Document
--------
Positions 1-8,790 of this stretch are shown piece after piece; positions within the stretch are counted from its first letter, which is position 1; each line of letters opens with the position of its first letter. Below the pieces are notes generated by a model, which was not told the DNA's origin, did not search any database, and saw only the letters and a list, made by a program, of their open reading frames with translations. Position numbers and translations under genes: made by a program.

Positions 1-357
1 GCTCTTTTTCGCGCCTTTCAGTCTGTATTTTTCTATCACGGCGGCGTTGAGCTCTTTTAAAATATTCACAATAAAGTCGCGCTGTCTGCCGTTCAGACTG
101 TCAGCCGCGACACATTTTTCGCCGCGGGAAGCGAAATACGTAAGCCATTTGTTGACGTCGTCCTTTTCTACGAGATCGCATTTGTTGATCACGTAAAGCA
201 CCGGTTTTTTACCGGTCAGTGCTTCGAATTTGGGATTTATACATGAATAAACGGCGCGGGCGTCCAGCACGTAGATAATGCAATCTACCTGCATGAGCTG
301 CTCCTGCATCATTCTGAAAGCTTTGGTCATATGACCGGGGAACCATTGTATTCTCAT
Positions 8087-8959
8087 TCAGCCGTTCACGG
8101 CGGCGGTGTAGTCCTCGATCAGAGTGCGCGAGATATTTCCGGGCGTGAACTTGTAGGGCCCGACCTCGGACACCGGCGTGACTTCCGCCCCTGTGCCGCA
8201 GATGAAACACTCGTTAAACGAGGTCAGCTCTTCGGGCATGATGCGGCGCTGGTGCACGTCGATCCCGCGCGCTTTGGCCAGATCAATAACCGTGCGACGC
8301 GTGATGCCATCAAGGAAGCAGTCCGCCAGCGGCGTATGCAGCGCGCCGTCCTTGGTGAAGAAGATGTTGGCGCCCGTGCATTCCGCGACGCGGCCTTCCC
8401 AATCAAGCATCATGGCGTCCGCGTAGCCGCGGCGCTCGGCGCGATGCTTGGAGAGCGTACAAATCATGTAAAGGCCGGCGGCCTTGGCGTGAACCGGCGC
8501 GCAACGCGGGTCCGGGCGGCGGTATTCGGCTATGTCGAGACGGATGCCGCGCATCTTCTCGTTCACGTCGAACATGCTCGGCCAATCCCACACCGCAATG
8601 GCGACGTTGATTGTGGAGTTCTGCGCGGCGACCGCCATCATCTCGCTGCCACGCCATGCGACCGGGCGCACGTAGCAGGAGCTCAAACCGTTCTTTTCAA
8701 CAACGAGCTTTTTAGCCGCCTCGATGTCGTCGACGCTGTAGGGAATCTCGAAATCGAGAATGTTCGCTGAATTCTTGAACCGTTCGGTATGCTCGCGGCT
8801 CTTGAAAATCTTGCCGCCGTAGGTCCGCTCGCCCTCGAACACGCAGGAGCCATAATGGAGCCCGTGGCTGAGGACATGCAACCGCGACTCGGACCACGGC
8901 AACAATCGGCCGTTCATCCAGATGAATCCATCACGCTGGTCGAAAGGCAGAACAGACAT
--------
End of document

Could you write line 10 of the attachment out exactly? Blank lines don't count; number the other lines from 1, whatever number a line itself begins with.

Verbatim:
8201 GATGAAACACTCGTTAAACGAGGTCAGCTCTTCGGGCATGATGCGGCGCTGGTGCACGTCGATCCCGCGCGCTTTGGCCAGATCAATAACCGTGCGACGC